In a pro-family church, why doesn’t family always come first? We state that family comes before church, and yet there seem to be many in the church who don’t live as if they believe it. What do we need to do to get people to believe that family (and marriage) comes first?
There are numerous examples of how the church is effective at promoting families:
- Family Home Evening. A routine admonishment to spend time together as families at least one night per week has been part of the church’s practices for over 50 years. This is one that is often admired by non-LDS.
- Proclamation on the Family. Although there are components that some find too proscriptive and even sexist, there are many statements in the proclamation that decry the sexism found in other cultures (particularly machismo cultures) and clarify the expectation that familial responsibilities are sacred and come first.
- Temple Recommend Interviews. Temple-attending members must answer questions related to the quality of their behavior in family relationships at least every other year.
- Law of Chastity. This is obviously not unique to Mormonism, but we are slightly more successful at following it than other religions that tout their commitment to abstinence (perhaps due to the distraction provided by missions). Additionally, the LDS Adoption services is another great resource to families who experience an unwanted pregnancy. There is good council provided for parents and children who are coping with those experiences.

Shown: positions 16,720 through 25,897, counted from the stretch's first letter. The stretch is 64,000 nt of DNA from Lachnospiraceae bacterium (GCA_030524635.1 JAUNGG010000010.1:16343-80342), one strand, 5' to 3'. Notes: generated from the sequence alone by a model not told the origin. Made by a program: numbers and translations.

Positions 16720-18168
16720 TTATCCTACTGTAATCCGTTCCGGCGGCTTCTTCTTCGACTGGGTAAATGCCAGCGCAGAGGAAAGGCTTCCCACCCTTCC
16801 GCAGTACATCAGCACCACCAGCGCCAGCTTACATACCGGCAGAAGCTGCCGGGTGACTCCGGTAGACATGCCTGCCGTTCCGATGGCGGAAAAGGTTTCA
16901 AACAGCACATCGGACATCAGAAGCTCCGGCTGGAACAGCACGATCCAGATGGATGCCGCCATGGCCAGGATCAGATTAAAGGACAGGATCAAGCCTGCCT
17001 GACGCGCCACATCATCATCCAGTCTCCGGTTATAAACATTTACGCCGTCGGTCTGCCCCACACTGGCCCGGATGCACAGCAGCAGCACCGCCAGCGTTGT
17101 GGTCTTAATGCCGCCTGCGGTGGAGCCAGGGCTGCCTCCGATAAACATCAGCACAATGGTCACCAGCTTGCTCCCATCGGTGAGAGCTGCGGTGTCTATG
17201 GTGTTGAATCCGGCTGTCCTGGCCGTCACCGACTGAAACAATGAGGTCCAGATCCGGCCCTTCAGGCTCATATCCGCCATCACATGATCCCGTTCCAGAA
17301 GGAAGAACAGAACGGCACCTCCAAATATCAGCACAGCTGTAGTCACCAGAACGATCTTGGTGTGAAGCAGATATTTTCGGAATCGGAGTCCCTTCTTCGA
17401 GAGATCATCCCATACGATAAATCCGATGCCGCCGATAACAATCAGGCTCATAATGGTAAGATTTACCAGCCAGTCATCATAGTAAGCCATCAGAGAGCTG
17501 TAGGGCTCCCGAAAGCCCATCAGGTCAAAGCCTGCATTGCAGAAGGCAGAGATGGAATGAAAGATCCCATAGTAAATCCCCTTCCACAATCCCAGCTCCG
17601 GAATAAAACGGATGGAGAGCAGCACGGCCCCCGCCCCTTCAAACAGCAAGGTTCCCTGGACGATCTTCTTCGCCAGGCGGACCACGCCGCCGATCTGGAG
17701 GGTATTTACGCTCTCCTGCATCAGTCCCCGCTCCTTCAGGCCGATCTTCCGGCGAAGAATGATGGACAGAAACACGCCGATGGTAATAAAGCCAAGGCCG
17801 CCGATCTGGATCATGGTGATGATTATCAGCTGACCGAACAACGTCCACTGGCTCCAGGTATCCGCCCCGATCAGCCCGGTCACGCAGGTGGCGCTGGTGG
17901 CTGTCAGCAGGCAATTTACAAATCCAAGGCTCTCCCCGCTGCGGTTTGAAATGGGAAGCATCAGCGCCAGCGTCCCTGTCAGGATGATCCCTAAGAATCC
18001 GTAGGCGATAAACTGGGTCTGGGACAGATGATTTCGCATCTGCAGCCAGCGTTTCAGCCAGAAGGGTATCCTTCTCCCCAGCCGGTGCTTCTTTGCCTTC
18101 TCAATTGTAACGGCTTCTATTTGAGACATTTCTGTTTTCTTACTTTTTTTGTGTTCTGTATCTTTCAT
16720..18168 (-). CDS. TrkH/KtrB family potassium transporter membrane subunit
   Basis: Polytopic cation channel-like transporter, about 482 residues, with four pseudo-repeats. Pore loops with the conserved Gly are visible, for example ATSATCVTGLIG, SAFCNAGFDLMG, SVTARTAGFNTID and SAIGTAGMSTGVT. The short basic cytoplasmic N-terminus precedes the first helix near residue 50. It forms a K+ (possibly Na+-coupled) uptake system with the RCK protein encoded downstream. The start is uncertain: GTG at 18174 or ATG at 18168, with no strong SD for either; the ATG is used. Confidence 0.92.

What are some examples of behaviors in the church that are NOT pro-family?
- Meetings. There are often too many meetings, especially for those in leadership positions.
- Faith vs. Family. There are (far too) many couples who are willing to split over matters of differing religious belief.
- Behavior-based Estrangement. Families are encouraged to distance themselves from children in homosexual relationships. Behavior focus at church can foster judgment of family members who do not live the commandments or who are not LDS, particularly when young children hear messages that conflict with observed behaviors of family members. This rejection can lead to further estrangement and families that are divided rather than families coming first.
- Anti-divorce vs. Pro-marriage. Anti-divorce sentiment can prolong abusive relationships, despite the church’s clear anti-abuse stance (where else are parents routinely questioned about their family relationships being in harmony with the gospel?). While we are “pro” marriage and family, considering these relationships to have eternal potential, we also recognize that divorce may be necessary at times, such as due to infidelity, abuse, etc.
So, what’s your feeling? Do families really come first in the church? How can we improve the focus on families? Discuss.